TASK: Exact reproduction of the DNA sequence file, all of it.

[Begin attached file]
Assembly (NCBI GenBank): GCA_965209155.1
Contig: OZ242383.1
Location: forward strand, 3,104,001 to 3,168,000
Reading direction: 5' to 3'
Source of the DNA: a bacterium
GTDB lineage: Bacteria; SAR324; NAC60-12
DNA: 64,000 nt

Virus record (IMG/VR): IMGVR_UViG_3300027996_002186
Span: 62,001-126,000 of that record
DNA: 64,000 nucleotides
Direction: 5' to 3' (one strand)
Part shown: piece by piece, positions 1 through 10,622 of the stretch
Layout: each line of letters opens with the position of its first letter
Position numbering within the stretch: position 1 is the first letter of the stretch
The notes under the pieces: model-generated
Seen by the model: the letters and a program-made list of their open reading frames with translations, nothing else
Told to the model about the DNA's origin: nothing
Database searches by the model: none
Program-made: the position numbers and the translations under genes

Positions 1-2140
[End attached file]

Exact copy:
Assembly (NCBI GenBank): GCA_965209155.1
Contig: OZ242383.1
Location: forward strand, 3,104,001 to 3,168,000
Reading direction: 5' to 3'
Source of the DNA: a bacterium
GTDB lineage: Bacteria; SAR324; NAC60-12
DNA: 64,000 nt

Virus record (IMG/VR): IMGVR_UViG_3300027996_002186
Span: 62,001-126,000 of that record
DNA: 64,000 nucleotides
Direction: 5' to 3' (one strand)
Part shown: piece by piece, positions 1 through 10,622 of the stretch
Layout: each line of letters opens with the position of its first letter
Position numbering within the stretch: position 1 is the first letter of the stretch
The notes under the pieces: model-generated
Seen by the model: the letters and a program-made list of their open reading frames with translations, nothing else
Told to the model about the DNA's origin: nothing
Database searches by the model: none
Program-made: the position numbers and the translations under genes

Positions 1-2140